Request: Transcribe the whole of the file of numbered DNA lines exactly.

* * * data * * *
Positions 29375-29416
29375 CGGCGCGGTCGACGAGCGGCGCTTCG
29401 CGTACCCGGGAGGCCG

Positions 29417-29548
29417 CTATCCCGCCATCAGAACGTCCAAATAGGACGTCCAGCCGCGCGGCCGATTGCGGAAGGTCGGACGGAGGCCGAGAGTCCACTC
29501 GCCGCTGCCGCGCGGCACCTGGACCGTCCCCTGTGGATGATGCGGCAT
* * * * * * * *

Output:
Positions 29375-29416
29375 CGGCGCGGTCGACGAGCGGCGCTTCG
29401 CGTACCCGGGAGGCCG

Positions 29417-29548
29417 CTATCCCGCCATCAGAACGTCCAAATAGGACGTCCAGCCGCGCGGCCGATTGCGGAAGGTCGGACGGAGGCCGAGAGTCCACTC
29501 GCCGCTGCCGCGCGGCACCTGGACCGTCCCCTGTGGATGATGCGGCAT